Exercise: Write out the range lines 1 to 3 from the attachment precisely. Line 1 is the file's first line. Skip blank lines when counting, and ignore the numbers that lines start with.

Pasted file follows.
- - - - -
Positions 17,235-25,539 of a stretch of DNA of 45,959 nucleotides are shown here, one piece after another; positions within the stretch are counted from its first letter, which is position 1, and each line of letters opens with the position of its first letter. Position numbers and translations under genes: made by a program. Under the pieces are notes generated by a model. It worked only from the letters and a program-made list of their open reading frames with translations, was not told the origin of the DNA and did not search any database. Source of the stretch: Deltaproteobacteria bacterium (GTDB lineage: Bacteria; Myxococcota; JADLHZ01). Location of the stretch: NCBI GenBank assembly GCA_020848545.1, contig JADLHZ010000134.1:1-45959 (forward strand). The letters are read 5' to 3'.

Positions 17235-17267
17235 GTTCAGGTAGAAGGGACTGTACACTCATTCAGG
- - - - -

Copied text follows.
Positions 17,235-25,539 of a stretch of DNA of 45,959 nucleotides are shown here, one piece after another; positions within the stretch are counted from its first letter, which is position 1, and each line of letters opens with the position of its first letter. Position numbers and translations under genes: made by a program. Under the pieces are notes generated by a model. It worked only from the letters and a program-made list of their open reading frames with translations, was not told the origin of the DNA and did not search any database. Source of the stretch: Deltaproteobacteria bacterium (GTDB lineage: Bacteria; Myxococcota; JADLHZ01). Location of the stretch: NCBI GenBank assembly GCA_020848545.1, contig JADLHZ010000134.1:1-45959 (forward strand). The letters are read 5' to 3'.

Positions 17235-17267
17235 GTTCAGGTAGAAGGGACTGTACACTCATTCAGG